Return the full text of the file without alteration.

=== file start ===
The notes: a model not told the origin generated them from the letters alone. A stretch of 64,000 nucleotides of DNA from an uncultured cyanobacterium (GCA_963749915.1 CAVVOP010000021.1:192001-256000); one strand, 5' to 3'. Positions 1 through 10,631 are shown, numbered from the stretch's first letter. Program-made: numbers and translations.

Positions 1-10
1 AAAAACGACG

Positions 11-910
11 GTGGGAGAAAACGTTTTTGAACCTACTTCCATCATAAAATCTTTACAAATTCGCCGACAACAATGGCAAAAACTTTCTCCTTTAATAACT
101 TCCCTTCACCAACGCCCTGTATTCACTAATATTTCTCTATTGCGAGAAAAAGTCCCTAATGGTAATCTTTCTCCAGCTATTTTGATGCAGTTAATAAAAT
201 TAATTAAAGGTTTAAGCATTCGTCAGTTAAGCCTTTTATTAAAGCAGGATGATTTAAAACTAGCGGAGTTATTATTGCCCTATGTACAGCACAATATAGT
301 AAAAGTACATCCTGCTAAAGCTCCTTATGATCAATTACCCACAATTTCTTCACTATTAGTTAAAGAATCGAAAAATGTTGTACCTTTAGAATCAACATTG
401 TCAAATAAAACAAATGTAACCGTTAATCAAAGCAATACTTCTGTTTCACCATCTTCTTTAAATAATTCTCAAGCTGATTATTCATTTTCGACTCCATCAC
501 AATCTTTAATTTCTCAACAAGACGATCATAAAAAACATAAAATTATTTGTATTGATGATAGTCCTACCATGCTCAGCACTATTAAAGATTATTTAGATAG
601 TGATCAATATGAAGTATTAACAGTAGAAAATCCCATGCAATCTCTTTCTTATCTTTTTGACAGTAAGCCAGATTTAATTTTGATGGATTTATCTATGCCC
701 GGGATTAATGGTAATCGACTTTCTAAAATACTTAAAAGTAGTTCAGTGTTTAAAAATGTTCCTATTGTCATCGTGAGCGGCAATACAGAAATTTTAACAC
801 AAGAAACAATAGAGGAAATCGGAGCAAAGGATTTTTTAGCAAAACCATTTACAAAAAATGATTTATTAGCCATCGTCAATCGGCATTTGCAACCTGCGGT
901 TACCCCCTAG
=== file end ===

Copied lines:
The notes: a model not told the origin generated them from the letters alone. A stretch of 64,000 nucleotides of DNA from an uncultured cyanobacterium (GCA_963749915.1 CAVVOP010000021.1:192001-256000); one strand, 5' to 3'. Positions 1 through 10,631 are shown, numbered from the stretch's first letter. Program-made: numbers and translations.

Positions 1-10
1 AAAAACGACG

Positions 11-910
11 GTGGGAGAAAACGTTTTTGAACCTACTTCCATCATAAAATCTTTACAAATTCGCCGACAACAATGGCAAAAACTTTCTCCTTTAATAACT
101 TCCCTTCACCAACGCCCTGTATTCACTAATATTTCTCTATTGCGAGAAAAAGTCCCTAATGGTAATCTTTCTCCAGCTATTTTGATGCAGTTAATAAAAT
201 TAATTAAAGGTTTAAGCATTCGTCAGTTAAGCCTTTTATTAAAGCAGGATGATTTAAAACTAGCGGAGTTATTATTGCCCTATGTACAGCACAATATAGT
301 AAAAGTACATCCTGCTAAAGCTCCTTATGATCAATTACCCACAATTTCTTCACTATTAGTTAAAGAATCGAAAAATGTTGTACCTTTAGAATCAACATTG
401 TCAAATAAAACAAATGTAACCGTTAATCAAAGCAATACTTCTGTTTCACCATCTTCTTTAAATAATTCTCAAGCTGATTATTCATTTTCGACTCCATCAC
501 AATCTTTAATTTCTCAACAAGACGATCATAAAAAACATAAAATTATTTGTATTGATGATAGTCCTACCATGCTCAGCACTATTAAAGATTATTTAGATAG
601 TGATCAATATGAAGTATTAACAGTAGAAAATCCCATGCAATCTCTTTCTTATCTTTTTGACAGTAAGCCAGATTTAATTTTGATGGATTTATCTATGCCC
701 GGGATTAATGGTAATCGACTTTCTAAAATACTTAAAAGTAGTTCAGTGTTTAAAAATGTTCCTATTGTCATCGTGAGCGGCAATACAGAAATTTTAACAC
801 AAGAAACAATAGAGGAAATCGGAGCAAAGGATTTTTTAGCAAAACCATTTACAAAAAATGATTTATTAGCCATCGTCAATCGGCATTTGCAACCTGCGGT
901 TACCCCCTAG